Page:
While the California Dream may be unattainable, there are plenty of US cities where solo parents can settle down, live comfortably, and raise the perfect family — all on a single paycheck.
- Atlanta, Washington, and Minneapolis rank highest, offering big city living without the exorbitant costs if you are willing live just outside of the city centers.
- As one of just four cities where the average property costs less than $200,000, Baltimore offers the best value for money for those hoping to get on the property ladder.
- California’s biggest cities are among the worst places for solo parents to settle due to a combination of unaffordable property prices, high child-rearing costs, and a lack of single people.
Being a single parent is by no means easy, especially in this day and age. Nobody is feeling the effects of rising living costs more than those raising a family on a single income. Property prices continue to climb month after month, so for many single-parent households living in the United States’ most costly cities, new homes are likely off the market for now.
Yet, solo parenting doesn’t have to be an eternal struggle. We analyzed the average income, house prices, cost of raising a child, educational ranks, and percentage of single people living in the area for the top 50 most populated cities in the US to determine which cities offer a haven for single parents (and the places that are best to steer clear of).
While budgets may not stretch to California’s sandy shores, there are still plenty of cities where single parents can afford to buy their own homes, settle down, and raise their children in comfort.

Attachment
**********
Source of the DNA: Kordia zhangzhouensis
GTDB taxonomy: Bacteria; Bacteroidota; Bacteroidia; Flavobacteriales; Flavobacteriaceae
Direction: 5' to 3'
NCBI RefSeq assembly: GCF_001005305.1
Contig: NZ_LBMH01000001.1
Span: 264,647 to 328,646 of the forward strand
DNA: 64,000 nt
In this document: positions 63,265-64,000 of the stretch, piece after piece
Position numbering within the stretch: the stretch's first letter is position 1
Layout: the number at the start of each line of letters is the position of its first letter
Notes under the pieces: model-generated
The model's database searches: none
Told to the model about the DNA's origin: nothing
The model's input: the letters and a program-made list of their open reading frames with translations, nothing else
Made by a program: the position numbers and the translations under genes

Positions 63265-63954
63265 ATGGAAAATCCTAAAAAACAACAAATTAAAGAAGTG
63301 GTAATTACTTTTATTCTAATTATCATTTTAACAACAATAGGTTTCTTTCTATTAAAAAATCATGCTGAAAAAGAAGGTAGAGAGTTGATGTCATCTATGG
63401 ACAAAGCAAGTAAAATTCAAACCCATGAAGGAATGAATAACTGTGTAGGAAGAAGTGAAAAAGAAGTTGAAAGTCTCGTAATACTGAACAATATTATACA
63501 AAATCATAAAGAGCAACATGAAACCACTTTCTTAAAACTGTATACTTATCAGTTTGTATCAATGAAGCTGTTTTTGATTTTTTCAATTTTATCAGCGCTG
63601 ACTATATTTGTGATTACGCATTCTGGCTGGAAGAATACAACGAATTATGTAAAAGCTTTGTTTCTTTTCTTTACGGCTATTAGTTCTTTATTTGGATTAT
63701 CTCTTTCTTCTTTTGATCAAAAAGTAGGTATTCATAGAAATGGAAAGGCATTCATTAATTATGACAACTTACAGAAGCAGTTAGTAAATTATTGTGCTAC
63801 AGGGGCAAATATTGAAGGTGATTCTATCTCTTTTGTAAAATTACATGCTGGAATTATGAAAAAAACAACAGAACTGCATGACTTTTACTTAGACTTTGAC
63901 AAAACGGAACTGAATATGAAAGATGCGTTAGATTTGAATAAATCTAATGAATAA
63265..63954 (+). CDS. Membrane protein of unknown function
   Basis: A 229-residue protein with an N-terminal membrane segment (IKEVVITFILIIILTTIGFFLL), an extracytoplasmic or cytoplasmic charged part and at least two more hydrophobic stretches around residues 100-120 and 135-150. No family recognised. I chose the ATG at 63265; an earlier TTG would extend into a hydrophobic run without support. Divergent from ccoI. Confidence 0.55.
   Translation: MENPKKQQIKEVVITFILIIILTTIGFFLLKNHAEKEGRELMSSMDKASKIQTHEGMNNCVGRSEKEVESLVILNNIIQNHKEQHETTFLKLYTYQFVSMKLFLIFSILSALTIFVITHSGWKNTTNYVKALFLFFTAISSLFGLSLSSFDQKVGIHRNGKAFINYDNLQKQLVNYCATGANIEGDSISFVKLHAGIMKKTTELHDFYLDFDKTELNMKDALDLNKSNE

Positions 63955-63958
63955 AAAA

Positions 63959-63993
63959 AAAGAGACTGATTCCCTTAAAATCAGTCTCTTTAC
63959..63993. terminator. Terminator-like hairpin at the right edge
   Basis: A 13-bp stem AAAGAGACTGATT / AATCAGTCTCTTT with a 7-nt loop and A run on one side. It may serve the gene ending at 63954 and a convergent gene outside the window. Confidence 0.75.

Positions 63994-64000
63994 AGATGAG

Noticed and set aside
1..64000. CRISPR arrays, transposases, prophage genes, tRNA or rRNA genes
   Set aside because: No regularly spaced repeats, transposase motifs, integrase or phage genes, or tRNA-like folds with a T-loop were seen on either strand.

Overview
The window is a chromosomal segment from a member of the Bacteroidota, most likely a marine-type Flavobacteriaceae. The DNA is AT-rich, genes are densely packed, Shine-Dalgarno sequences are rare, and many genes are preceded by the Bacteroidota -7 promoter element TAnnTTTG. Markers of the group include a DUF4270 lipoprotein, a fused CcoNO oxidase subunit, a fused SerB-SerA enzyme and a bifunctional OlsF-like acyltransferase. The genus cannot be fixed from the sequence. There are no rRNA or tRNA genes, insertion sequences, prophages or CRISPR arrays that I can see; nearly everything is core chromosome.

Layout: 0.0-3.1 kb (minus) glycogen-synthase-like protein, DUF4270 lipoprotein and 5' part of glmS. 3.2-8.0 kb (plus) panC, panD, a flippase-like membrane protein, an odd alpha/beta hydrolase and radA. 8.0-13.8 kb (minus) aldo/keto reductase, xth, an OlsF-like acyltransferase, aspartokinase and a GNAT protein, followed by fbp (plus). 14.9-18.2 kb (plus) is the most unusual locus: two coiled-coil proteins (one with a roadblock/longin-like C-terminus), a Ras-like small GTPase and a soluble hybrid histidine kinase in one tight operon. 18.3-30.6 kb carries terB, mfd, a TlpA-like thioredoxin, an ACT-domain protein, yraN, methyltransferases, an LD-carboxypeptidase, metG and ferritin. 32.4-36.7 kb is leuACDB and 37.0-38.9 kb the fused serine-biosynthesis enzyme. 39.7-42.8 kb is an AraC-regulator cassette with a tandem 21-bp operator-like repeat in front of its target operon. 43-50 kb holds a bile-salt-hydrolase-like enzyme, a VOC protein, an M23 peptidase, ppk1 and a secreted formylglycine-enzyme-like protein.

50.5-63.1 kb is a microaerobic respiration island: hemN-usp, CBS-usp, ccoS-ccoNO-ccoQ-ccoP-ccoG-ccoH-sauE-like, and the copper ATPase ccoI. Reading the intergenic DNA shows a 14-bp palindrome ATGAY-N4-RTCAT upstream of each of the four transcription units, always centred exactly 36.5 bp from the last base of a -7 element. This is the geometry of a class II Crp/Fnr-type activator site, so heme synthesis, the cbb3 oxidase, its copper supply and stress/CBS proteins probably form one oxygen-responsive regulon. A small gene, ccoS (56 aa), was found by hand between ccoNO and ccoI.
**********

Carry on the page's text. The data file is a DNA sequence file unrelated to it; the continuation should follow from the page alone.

The best cities for solo parents seeking new homes: Atlanta to Denver
Surviving as a single parent doesn’t mean uprooting your life and moving to the sticks. In fact, major cities Atlanta, Washington, and Minneapolis rank as the top three places for single-parent families to live. This is due to several reasons, including the above-average salary these cities offer, which can leave money at the end of the month to set aside as a down payment.
Atlanta comes out on top due to the city’s ample supply of affordable housing. On average, properties in Georgia’s capital cost a reasonable $430,000, just over a third of what a comparable home would cost in America’s most expensive cities. New construction homes in Atlanta do come at a premium price, but even then, brand-new homes can be purchased on the city’s outskirts for under $300,000. And with 57% of the population living a single life, there’s a high chance of finding that special someone too.